This month’s photo was another that I consider myself lucky to have obtained. I had been told that there was a nest in the Malayan Woods Pavilion in early March of 2015 and that there was a bleeding-heart dove apparently sitting on an egg in it. The nest was near the pathway inside, but was not all that easy to spot right away – which is a good thing – so I likely would never have noticed on my own. I checked it out for myself on St. Patrick’s Day and was delighted to see the startling red of her chest against the dull background of the nest and tree. Wanting to stay on the pathway and loathe to disturb mama by getting too close to her, I contorted myself into several awkward positions, leading to a few badly-framed or blurry shots as I wobbled unsteadily, and the one sharp one I’ve posted here. I checked back a few more times during March and at one point it was clear to me that there was a chick tucked away under her, but I couldn’t get a decent shot until April. More on that in a moment.
The bleeding-heart doves had not been residents of that pavilion for a long time, if memory serves. It had only been that January when I took my first photos of one of them, strutting around on the ground and still quite shy. They fascinated me, because if you approached them from behind it looked for all the world as if some local pigeons had found their way into the building and were overwintering there. Then they turned around and displayed the distinctive red marking on their chests that looked like these local pigeons had been shot with a tiny arrow or something, causing more than one concerned visitor to seek out a staff member to say there was an “injured” bird in the Malayan Woods Pavilion. I imagine this is still going on, but I no longer hear the stories. In any event, I had only been aware of the presence of this species for a couple of months at most before I heard about the nest.
On April 1st I arrived to find the chick well out in the open and maturing at a tremendous rate. I am lucky I took as many photos that day as I did because I didn’t have another opportunity like this, even though I returned several times through the month. The picture at right was a close runner-up to be the featured shot in the calendar; I think I simply found the one I went with to be sharper and a better showing of the baby in general, although I don’t recall for sure what my criteria was. I chose the dove chick for the March animal in the Baby Boom calendar for a couple of reasons: a) because the awkward, gangly, relative “unattractiveness” of this tiny creature would be in stark contrast to the “squee-inducing” images that surrounded it; and 2) because it was born in March, and I truthfully had no other options that I was 100% sure of. I’m happy I stuck to my choice, though, because I really love the striking splash of red on the smooth maternal feathers set against the harsh and chaotic lines of the molting near-fledgling under her adoring gaze. And speaking of her adoring gaze, let’s pull back for a moment and show you the two original photos before I cropped them.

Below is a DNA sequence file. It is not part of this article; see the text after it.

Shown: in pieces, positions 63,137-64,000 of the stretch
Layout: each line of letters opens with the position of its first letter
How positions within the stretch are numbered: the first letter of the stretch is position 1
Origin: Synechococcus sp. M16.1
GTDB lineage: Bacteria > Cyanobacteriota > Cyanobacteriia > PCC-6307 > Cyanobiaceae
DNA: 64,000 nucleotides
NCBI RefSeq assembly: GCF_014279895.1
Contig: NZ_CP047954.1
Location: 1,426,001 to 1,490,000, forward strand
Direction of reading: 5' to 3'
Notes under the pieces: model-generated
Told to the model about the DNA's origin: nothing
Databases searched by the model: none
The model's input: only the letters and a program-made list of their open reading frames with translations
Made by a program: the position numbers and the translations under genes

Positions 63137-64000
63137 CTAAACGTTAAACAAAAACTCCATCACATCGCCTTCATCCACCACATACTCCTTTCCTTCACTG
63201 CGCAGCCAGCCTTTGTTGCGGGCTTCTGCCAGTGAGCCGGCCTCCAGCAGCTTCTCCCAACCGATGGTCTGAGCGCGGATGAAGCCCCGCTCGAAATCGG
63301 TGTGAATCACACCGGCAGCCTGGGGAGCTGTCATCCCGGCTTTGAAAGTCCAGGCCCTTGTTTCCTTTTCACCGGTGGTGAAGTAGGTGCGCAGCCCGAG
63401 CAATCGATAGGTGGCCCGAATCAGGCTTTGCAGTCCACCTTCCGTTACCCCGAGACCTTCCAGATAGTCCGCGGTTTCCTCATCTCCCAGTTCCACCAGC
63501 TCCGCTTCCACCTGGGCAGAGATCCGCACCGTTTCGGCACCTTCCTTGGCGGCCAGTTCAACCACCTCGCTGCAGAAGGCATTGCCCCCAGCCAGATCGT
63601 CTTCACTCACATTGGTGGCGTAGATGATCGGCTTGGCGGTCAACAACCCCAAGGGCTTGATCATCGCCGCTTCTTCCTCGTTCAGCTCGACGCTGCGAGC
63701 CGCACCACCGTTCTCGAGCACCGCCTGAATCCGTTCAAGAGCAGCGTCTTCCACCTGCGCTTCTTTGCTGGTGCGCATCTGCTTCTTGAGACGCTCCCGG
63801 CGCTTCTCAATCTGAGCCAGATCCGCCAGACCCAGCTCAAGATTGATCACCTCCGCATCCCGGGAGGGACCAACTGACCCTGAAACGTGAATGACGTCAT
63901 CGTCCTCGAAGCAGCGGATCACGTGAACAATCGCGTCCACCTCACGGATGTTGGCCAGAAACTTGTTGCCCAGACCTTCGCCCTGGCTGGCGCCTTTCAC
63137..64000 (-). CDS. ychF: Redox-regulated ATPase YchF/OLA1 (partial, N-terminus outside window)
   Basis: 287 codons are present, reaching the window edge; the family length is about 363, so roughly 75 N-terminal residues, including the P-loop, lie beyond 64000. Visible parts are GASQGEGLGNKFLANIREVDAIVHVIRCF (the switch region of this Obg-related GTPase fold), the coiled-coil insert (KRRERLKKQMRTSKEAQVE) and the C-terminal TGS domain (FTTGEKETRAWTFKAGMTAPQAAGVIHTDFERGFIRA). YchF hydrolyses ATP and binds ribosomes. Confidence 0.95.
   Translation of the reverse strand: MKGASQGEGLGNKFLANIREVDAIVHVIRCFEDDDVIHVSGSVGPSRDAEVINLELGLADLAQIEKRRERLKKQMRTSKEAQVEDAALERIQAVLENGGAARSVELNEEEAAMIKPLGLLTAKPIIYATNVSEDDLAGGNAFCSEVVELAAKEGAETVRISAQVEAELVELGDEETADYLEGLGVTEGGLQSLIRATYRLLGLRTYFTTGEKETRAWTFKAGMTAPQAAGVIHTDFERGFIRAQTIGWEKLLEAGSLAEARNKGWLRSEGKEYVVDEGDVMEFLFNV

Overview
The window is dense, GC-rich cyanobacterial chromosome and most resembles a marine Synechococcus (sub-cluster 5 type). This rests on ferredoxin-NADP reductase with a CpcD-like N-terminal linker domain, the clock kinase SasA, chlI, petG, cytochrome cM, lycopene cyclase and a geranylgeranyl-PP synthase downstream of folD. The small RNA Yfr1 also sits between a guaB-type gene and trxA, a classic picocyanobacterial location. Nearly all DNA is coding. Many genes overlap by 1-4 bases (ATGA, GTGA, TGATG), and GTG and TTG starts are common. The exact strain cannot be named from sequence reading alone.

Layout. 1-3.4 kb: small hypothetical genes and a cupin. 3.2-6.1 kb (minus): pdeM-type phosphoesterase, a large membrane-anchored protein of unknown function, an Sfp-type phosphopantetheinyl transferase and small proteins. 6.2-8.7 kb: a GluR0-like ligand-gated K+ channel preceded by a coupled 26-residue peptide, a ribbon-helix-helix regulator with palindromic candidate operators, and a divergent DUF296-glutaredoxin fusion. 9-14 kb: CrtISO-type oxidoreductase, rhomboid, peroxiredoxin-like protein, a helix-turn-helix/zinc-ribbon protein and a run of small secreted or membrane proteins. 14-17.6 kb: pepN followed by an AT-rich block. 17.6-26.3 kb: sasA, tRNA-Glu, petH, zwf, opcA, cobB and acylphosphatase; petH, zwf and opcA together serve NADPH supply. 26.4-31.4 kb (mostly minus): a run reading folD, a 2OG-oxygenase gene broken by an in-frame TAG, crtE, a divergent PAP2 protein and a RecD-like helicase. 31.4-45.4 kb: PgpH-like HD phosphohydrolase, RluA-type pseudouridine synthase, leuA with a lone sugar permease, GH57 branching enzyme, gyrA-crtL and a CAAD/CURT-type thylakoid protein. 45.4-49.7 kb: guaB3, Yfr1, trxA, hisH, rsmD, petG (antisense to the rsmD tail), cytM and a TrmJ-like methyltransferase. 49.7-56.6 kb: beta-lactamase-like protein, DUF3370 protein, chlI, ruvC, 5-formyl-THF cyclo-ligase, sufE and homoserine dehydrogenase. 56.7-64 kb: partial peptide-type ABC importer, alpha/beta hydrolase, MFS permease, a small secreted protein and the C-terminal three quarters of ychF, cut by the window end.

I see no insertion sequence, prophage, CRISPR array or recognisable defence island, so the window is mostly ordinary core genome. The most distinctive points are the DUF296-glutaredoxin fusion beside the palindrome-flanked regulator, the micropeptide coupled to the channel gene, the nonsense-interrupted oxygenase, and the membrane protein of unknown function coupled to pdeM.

I am particularly fond of the second image, for in the first the mom is quite wary of my presence but in that second one she forgets all about me to watch her baby stretch out his wings a little bit. The love is positively palpable in that shot.
I’ll add a small mosaic of some of the other photos I took that day, including a timely capture of a feeding, and a shot of both parents in the process of doing an “exchange”.
That’s it for March. Next up: a surprise (to me and many others) birth that produced babies with whom I spent the vast majority of my Zoo visits in May and June. These photos will truly be “squee-worthy”.